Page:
Mewat Mondays: Khorbasai Family

Having visited numerous schools in Mewat, we have come to a conclusion that every school is different. In terms of the atmosphere, bond and interaction each school portrays, we were able to observe how the facilitation of a school can bring out the overall impact on every student. Every trip to Mewat exposes us to something new and interesting about the various school environments.

This week, we visited Khorbasai, a school that we would consider one of the most successful schools yet. 


The friendly girls approaching us to get our names

Nothing could prepare us for a school like Khorbasai. As soon as we arrived, the passionate headmasters, teachers and students welcomed us with huge smiles on their faces. The warmth that we felt was definitely no less than what we felt at Udaan, but this time, we felt almost like a part of their family. Everyone is proud of this school and has a sense of belonging to this large family. Through the way they interact, we could see that they respect one another, work together as one and hold every member close to their heart. The closeness they displayed is exactly that of a family relationship and we found it surprising as well as admirable because we did not expect to see a school that is this united.


The cheerfulness on the student’s faces during class and meal times


From our small talks with the headmasters and teachers who tried really hard to communicate with us despite the language barrier, we could see the zeal and enthusiasm in their eyes. They view every student as their own child and try their best to impart all the knowledge to the students during lessons. We could sense the hopes that the teachers have on every student, wanting them to do well in life and work hard towards their ambitions. Most importantly, there is no biasness towards any children. Every child was taken care of meticulously. 


The old (top) and new (bottom) Khorbasai

Comparing the photo of Khorbasai School a year ago and now, we have seen a tremendous change in the school development. With the walls painted and trees planted, the school has become a more conducive place for students and the environment has become more appealing and lively to any person who passes by. This school may not as big as other schools around the village but the compact layout provides a cosy feeling which further enhances the vibes of a home. We were told that the students always stay back after school to hang around, play at the playground, talk to their peers, read books and do many other things. They probably do not want to go home to do household chores or help out in the field, but the fact that they want to stay in school and chose not to roam around the streets shows their attachment to the place.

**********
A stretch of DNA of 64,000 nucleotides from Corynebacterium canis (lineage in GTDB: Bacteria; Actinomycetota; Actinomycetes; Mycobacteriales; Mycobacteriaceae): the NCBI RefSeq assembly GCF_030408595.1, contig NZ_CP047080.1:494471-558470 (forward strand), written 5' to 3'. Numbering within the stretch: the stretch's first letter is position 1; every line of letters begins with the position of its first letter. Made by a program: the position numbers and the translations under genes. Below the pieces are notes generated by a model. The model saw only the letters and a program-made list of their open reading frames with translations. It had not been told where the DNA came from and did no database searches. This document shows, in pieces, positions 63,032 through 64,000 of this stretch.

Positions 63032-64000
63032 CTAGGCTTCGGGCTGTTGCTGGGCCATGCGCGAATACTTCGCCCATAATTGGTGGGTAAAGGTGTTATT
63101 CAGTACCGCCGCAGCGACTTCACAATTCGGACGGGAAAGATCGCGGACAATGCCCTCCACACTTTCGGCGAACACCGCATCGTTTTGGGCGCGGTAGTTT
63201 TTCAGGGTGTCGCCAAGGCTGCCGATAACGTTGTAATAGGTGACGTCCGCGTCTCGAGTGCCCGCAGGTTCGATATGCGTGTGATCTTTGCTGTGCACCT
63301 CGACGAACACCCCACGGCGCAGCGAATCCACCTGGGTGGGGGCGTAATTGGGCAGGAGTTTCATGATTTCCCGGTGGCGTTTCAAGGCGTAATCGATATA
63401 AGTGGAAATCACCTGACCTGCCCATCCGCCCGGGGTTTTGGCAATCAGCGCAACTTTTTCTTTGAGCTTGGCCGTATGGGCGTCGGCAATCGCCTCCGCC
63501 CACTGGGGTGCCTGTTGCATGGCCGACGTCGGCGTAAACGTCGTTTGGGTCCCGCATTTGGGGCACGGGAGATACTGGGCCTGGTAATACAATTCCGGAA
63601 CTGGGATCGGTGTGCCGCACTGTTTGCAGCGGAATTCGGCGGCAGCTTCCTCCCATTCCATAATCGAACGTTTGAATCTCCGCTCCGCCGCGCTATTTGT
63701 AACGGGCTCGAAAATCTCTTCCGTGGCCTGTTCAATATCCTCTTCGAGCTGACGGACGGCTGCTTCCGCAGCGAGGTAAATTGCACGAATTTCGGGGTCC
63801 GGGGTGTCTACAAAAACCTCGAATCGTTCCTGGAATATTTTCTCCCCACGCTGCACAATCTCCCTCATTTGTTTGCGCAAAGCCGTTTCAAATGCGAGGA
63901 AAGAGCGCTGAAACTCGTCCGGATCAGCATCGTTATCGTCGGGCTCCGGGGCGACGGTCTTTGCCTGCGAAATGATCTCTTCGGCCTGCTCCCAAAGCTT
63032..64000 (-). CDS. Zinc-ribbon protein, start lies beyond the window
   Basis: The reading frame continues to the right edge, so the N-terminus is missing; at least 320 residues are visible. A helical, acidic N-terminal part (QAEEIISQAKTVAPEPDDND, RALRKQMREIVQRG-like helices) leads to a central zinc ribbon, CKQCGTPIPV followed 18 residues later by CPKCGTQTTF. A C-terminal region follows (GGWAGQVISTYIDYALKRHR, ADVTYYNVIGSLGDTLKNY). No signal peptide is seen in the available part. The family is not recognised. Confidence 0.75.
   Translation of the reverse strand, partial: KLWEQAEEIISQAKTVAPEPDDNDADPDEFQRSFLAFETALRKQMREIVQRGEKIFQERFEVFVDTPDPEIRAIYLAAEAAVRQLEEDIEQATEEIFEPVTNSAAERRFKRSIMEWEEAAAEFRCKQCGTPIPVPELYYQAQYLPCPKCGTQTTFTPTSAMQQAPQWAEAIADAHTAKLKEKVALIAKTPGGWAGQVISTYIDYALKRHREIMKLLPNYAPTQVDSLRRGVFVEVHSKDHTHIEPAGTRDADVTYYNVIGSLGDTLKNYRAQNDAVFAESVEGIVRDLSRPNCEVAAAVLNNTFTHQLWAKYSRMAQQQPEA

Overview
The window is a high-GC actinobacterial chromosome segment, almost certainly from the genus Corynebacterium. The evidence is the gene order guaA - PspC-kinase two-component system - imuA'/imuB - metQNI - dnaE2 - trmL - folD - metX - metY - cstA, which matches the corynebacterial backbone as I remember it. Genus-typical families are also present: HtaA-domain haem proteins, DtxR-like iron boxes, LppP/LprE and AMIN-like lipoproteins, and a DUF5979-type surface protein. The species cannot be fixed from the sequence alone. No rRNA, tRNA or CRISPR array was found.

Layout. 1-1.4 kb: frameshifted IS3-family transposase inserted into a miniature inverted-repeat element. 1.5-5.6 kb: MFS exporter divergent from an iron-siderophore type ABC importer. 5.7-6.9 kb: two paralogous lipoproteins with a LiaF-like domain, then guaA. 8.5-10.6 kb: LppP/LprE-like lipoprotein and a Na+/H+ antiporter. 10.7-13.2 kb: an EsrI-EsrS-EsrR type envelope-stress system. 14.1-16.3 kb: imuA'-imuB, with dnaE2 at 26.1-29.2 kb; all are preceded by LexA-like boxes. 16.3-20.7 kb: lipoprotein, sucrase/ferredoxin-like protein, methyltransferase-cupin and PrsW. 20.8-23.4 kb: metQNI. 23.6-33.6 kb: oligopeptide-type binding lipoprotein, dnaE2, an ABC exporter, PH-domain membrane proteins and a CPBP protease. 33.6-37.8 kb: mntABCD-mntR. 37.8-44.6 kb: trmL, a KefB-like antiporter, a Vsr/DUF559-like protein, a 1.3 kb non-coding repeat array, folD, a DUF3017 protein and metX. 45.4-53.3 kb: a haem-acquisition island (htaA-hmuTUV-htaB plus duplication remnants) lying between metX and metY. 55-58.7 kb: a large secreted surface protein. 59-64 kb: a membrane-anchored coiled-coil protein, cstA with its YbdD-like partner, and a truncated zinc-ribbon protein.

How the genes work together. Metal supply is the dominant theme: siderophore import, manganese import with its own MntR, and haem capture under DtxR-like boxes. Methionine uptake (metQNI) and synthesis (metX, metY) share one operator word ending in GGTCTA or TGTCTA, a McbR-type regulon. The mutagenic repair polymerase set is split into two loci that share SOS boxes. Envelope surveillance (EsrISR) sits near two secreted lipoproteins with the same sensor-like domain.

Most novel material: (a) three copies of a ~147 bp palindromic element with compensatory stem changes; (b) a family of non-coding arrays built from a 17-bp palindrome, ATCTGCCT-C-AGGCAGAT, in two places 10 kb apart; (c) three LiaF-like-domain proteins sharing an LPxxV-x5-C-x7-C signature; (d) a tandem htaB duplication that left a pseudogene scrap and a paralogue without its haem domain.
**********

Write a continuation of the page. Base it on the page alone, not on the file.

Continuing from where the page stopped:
We believe that this attachment is important, as students themselves need to have the passion to study before any education system can work. Frequent absence and the lack of interest to pick up new knowledge will render any learning styles ineffective. In Khorbasai, we can see that the students are open to absorb new knowledge and willing to learn in any situation. We believe that this criterion, combined with the presence of proactive teachers and a pleasant environment, is what makes the school so successful. 

For a school to create such attachment in their students, we believe that the huge amount of effort put in by everyone is unimaginable. Even up till now, they are still constantly making future plans to expand the school compound and teach higher grades. We hope that this harmony and commitment can be sustained and become visible in other schools as well. 


To collaborate with us, email for more information.

The 12th edition of Mewat Mondays is brought to you by our interns, Joan, Lyndon and Galvin, who believe that a school should be something more than a place solely for education. As part of their field research, they will be spending time in the 19 villages, and will gladly share pictures and anecdotes from these experiences. They can be reached at, and respectively. 


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June 4, 2012 · 1:33 PM

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